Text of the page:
A little bit of England, tucked away under the African sun, where penguins play and splash about in the sheltered bays.
Sounds crazy but this place is as real as it gets.
Let's start with the English part and we'll get to the penguins afterwards...
From the moment you check into one of the Victorian guest houses or hotels you'll feel that British influence. The Cheriton Guest House, with its lovely Just Nuisance Pub, is my favourite but the town is full of others.
It's not only the Victorian buildings that make Simon's Town into a colonial outpost but pretty much everything else too.
Even the pubs and restaurants still believe British is best, with many of them serving great pub food and at Salty Sea Dog (2 Wharf Street) you'll enjoy the best fish and chips south of Penzance.
Well until 1957 the town was home to a Royal Navy Base (now a South African Naval Base) and talk to some of the old fishermen around the dock and they'll recount many a tale of the colourful life back then and the local scandals too.
From what locals tell me there are plenty of scandals still happening, with Simon's Town being the South African capital of extra-marital affairs. Maybe it's a naval thing – I guess whatever floats their boats.
One story I like is of Just Nuisance, the only dog ever to be enlisted into the Royal Navy, who spent most of his time in the pub or riding around the Cape Town on the trains. They've even got a statue to him in the town.
Simon's Town still has that love of animals with cats and dogs everywhere and of course the beloved penguins on Boulders Beach just up the road.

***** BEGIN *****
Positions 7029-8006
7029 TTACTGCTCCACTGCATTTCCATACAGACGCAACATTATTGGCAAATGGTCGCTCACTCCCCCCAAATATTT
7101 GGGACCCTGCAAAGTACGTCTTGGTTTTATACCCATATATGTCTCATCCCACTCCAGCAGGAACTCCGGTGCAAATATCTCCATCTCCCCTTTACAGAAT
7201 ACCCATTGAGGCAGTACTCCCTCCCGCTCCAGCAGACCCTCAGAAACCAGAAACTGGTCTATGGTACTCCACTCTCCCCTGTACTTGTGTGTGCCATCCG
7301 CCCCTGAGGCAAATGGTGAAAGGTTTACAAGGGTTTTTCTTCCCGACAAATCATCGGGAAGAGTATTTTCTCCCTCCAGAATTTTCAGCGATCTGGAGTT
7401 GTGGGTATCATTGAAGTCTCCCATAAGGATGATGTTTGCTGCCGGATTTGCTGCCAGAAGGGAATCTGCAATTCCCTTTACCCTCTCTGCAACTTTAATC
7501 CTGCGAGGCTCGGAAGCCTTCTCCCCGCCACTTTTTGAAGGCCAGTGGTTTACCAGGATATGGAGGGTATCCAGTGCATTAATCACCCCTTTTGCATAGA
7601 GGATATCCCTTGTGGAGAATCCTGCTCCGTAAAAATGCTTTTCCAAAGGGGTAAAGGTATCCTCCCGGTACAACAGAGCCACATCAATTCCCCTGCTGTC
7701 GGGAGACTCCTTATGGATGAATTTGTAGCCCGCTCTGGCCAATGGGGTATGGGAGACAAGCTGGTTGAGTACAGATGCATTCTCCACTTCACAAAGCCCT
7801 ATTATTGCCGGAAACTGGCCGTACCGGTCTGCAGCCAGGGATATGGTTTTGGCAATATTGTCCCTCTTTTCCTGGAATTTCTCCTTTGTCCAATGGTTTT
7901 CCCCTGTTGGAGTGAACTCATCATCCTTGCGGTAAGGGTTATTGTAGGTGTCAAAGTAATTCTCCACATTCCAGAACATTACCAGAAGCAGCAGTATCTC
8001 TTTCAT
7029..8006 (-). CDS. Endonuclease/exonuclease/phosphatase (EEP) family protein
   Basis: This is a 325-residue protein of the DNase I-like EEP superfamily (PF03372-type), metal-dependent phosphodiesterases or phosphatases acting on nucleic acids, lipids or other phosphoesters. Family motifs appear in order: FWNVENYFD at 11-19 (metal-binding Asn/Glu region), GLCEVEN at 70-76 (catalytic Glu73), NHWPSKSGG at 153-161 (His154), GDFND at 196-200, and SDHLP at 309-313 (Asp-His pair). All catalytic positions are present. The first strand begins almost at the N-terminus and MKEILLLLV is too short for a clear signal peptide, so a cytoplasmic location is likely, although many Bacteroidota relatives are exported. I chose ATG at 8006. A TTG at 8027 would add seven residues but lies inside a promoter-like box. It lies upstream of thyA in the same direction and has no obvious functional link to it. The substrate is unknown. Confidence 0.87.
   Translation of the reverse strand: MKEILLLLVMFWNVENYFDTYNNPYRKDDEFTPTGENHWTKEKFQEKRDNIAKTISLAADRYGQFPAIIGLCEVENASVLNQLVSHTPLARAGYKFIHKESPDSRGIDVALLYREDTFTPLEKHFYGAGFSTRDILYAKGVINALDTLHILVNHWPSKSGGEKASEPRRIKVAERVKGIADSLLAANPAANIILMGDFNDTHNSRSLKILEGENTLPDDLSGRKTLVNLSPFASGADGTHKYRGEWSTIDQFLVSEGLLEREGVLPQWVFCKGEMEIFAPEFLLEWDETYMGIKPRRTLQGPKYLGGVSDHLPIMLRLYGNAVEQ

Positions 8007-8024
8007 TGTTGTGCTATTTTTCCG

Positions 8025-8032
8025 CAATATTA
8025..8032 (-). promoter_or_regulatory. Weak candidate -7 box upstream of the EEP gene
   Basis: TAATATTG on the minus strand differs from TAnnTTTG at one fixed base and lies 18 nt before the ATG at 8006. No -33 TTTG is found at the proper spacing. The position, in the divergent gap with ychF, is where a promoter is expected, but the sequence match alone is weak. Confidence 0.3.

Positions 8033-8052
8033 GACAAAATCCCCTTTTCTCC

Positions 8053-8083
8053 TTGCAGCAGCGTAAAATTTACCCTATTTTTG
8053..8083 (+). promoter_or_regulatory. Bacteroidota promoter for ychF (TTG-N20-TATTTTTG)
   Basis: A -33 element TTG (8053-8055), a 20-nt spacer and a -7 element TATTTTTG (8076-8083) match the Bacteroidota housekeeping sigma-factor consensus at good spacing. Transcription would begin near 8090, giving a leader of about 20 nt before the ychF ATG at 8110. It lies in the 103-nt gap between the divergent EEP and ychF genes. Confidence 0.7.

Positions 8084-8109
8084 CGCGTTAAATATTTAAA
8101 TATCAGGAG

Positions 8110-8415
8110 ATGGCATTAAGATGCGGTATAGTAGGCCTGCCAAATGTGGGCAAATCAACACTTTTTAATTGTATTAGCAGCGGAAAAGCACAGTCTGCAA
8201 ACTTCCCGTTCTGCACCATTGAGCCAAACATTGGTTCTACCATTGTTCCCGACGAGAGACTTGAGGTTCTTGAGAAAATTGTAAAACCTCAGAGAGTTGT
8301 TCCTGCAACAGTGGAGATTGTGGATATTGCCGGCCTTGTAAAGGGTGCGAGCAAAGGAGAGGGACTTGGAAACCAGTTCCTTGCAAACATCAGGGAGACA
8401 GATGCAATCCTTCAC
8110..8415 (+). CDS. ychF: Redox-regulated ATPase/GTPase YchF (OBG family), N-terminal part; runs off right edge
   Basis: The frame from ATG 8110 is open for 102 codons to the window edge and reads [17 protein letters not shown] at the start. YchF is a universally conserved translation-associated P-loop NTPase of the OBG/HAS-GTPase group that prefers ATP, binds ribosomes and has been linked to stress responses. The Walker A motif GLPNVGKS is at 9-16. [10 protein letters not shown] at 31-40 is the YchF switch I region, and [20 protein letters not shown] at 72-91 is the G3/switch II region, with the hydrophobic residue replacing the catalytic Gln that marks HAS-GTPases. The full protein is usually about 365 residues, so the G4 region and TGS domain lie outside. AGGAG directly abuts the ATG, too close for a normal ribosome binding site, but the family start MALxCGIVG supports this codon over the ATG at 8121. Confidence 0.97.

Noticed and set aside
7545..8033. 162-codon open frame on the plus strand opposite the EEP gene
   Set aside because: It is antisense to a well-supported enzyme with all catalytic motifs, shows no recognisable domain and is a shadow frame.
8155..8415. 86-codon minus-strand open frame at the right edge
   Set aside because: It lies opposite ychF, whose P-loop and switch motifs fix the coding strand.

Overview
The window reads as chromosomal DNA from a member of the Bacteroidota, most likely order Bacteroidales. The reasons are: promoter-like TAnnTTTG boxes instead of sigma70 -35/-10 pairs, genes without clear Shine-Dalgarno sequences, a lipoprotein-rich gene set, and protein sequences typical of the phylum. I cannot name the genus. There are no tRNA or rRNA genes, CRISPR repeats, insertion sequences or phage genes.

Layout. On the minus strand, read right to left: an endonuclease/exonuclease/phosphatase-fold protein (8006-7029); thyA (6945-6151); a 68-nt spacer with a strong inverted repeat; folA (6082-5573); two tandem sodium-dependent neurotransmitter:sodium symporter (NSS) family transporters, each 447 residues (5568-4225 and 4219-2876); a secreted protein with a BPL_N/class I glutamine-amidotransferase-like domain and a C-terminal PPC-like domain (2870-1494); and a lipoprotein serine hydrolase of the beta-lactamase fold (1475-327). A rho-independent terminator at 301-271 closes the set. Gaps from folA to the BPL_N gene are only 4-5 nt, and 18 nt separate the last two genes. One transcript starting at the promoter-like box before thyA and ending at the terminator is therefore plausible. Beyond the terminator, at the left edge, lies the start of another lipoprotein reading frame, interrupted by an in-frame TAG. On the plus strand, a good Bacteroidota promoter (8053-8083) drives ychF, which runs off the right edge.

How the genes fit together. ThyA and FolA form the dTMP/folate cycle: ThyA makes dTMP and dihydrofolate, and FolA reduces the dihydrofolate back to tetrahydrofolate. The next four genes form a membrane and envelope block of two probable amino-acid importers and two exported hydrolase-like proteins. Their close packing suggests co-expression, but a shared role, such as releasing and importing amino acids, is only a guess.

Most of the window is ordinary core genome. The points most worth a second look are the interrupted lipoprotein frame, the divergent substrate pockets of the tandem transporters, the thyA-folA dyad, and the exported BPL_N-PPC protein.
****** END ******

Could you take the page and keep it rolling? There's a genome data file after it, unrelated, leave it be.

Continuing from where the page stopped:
Now let's get going on our quick trip around Simon's Town and to visit the penguins
If you drive from Cape Point on Red Hill Road this is the view of Simon's Town as you descend the mountains.
A lot of Simon's Town is really British colonial but some of the back streets seem more like Greece.
A real old sea-dog - Just Nuisance of the Royal Navy. Although he was the only dog ever to be officially enlisted into the Royal Navy he was known to spend most of his time in the pub. He also had many affairs but finally married at an official ceremony and had five "children".
The British Hotel was the hotel where most of the famous Antarctic explorers such as Scott and Rasmussen stayed before setting off on their journey to Antarctica. It is now an apartment building.
This is the most popular beach with humans - perfect for swimming with the penguins too.
The beach is soft sand and the waters calm and shallow making it ideal for children.
Watch out for penguins stealing your valuables though - they really are thieving little fellows and love anything shiny.
It's in a nature reserve so you'll need to pay R70 ($4) to get in - worth every cent.
Should you not want to spend anything I'll let you into a little secret - you can still see penguins and visit beautiful beaches - simply head to the right at the Nature Reserve entrance (the one in front of the Boulders Beach Lodge) and go through the little gate that leads to Windmill Beach.
This beach is penguins only - no space for anyone or anything else...sorry.
When you are tired of penguins spend time with a relative of the elephant - the Rock Hyrax. It might not look like an elephant but it is family.
This little fellow came and sat next to me right by the entrance of the reserve, he wasn't the least bit scared and he seemed fascinated by the book I was reading.
Exploring Cape Town
Penguins on the Beach & Simon's Town